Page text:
Americans will be headed to the polls to cast ballots in the midterm elections. Polling suggests that Democrats will return to power in the House of Representatives. Republicans are favored to hold on to the Senate.
However, political polls have proven less than reliable. There are plenty of people expecting a surprise once the votes are counted.
But many policies won’t change regardless of who holds Congressional power come Wednesday.
For starters, we can count on the continuation of huge deficits. The Treasury Department’s most recent estimate is that government borrowing will double in 2018 versus last year. The bureaucracy is going to blow through $1.34 trillion more than this year’s record tax revenue.
That deficit will be the highest since 2010, back when the U.S. economy was mired in deep recession. Today, the IRS stands in high cotton. Imagine what the deficit would look like if tax receipts were at recessionary levels and/or Congress was launching a major stimulus program.
The best-case scenario for deficit hawks would be a Republican victory in tomorrow’s election (although an argument could be made that a splitting of power between the two chambers would result in somewhat of a stalemate in Washington, possibly meaning less expansion of governmental programs).
Unfortunately, the “best case” is not all that good. Big government Republicans are already in control of Congress, and even the President’s supporters admit Donald Trump is not conservative when it comes to borrowing and spending.
The deficit is already exploding in size under “best case” conditions. That is why forecasters have been calling for trillion-dollar deficits as far as the eye can see.
Almost nobody in Washington DC cares about sound money, and that won’t change regardless of who wins tomorrow.
Democrat and Republican leadership both adore the Fed for enabling them to perpetually spend way beyond their means. Candidates instinctively know better than to seriously rock the boat. That includes Republicans who are more concerned with reassuring voters they will protect entitlements and key programs like military spending.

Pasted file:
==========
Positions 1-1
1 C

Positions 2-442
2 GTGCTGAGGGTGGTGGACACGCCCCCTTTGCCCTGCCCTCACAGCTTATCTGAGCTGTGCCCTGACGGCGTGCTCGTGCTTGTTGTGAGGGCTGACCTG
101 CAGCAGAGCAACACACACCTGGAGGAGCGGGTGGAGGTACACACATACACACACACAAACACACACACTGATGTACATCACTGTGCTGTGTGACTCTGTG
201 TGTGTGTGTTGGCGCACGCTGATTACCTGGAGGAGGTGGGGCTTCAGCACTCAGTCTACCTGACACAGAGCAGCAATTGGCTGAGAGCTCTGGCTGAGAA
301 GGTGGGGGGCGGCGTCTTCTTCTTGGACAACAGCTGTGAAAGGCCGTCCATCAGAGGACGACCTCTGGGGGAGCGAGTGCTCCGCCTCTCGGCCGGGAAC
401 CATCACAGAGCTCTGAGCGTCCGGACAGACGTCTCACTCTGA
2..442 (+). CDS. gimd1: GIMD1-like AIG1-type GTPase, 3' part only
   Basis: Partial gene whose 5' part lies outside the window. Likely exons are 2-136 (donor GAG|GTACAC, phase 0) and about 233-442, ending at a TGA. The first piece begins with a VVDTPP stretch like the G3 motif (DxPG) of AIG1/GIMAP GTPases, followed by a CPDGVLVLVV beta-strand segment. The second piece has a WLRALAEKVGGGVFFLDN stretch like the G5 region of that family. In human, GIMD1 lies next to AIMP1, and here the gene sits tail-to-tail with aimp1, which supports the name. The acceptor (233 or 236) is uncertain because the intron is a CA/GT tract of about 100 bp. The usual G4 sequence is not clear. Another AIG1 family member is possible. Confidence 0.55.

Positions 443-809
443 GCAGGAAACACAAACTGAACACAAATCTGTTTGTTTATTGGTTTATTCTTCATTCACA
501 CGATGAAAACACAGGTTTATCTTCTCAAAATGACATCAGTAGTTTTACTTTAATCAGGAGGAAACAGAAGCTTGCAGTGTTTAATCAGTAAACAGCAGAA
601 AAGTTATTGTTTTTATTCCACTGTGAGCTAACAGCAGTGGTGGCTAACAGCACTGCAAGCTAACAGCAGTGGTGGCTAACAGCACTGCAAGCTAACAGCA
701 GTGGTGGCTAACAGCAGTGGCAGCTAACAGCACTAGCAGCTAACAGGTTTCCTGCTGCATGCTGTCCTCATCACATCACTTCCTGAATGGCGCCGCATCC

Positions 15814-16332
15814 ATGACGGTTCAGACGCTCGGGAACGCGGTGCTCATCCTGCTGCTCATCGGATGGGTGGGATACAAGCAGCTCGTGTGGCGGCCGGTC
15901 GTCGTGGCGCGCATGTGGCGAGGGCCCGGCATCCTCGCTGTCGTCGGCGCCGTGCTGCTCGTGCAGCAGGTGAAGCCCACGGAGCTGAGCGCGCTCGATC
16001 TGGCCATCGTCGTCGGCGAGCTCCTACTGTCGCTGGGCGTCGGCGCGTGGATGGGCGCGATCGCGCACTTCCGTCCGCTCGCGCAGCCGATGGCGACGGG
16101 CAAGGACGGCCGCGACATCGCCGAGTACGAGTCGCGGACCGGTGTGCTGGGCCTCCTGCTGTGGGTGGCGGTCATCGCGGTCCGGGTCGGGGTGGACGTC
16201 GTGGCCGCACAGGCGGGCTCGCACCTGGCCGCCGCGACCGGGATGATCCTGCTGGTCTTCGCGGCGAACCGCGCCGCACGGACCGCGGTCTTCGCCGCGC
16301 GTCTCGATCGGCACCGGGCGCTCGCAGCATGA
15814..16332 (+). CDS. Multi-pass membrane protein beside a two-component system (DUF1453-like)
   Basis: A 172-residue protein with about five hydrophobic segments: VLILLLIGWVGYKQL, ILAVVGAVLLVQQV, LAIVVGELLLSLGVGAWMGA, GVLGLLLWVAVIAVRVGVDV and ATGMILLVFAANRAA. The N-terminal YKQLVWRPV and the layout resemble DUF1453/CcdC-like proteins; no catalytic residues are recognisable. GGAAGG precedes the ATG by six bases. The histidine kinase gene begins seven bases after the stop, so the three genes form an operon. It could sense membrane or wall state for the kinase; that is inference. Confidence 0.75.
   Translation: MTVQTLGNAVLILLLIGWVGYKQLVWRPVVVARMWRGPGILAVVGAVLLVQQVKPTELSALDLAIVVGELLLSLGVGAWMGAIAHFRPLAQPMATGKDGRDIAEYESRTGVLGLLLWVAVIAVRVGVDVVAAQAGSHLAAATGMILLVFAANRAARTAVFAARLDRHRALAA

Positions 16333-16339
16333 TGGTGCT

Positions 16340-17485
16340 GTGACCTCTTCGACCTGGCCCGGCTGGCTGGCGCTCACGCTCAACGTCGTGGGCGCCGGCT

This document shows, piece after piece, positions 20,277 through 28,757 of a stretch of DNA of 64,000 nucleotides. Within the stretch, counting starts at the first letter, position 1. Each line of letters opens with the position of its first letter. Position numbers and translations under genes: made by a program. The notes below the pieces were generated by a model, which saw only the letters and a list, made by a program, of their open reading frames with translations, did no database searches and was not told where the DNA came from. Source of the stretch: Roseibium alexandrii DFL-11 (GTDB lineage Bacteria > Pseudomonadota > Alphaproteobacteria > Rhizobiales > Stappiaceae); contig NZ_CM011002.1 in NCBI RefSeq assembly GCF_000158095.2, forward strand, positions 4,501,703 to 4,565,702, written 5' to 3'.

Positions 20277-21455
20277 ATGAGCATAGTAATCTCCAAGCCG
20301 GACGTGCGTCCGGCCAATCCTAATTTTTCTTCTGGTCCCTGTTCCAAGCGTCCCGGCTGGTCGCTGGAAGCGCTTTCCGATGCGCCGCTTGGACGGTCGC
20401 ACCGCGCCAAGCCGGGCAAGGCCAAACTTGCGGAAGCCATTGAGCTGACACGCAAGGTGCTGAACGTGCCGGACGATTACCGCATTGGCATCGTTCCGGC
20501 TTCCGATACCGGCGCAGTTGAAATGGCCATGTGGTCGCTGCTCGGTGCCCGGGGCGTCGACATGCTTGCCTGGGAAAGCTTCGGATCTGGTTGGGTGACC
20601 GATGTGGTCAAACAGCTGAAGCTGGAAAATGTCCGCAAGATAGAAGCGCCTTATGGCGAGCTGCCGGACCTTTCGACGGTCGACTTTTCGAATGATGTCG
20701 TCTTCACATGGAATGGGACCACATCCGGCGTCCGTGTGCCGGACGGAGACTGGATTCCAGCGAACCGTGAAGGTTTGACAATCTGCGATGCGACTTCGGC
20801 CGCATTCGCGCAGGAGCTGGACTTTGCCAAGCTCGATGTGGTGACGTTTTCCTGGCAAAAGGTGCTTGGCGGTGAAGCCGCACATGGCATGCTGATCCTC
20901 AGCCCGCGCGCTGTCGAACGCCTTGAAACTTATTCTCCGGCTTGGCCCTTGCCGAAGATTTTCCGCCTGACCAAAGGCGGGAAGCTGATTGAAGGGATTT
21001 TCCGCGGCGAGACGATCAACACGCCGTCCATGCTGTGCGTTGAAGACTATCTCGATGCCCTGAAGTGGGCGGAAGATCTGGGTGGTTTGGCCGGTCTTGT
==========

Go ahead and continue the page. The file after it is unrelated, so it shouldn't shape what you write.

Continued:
As things stand, the Tea Party movement to restrain spending is all but dead.
Most citizens seem to have forgotten the Fed’s unpopular decision to bail out crooked banksters and stick Main Street with the losses in 2008. Most never understood the central bank’s role in creating that, and other, economic crises in the first place.
Instead, Fed officials managed to once again claim credit for saving the U.S. economy, by blowing yet another bubble. In the process, the central bank expanded its powers dramatically.
Some of the “extraordinary measures” launched by the Fed in recent years were promoted publicly. Others have been run completely in the dark. None encountered meaningful opposition.
Given the nearly full support of politicians and citizens alike, what can we expect but lots more plunge protection, QE, and whatever else the central planners deem necessary?
Pressure is already building on the Fed to be ridiculously accommodative again. Rising interest rates have pushed the dollar higher in foreign exchange markets and now the stock markets are beginning to flounder.
Meanwhile, President Trump wants the central bank to pause rate hikes and promote inflation. If necessary, he can install new leadership at the Fed to make sure that happens.
That isn’t the president’s only option though. Jim Rickards recently made an astute observation. If the central bankers won’t play ball, Trump’s Treasury Secretary Steve Mnuchin certainly will. There is plenty he can do to weaken the dollar.
The return to sound money and limited government requires a 180-degree shift in ideology in Washington and an informed electorate. Sorry to say, that isn’t going to happen no matter how this election turns out.
About the Author:
Clint Siegner is a Director at Money Metals Exchange, a precious metals dealer recently named "Best in the USA" by an independent global ratings group. A graduate of Linfield College in Oregon, Siegner puts his experience in business management along with his passion for personal liberty, limited government, and honest money into the development of Money Metals' brand and reach. This includes writing extensively on the bullion markets and their intersection with policy and world affairs.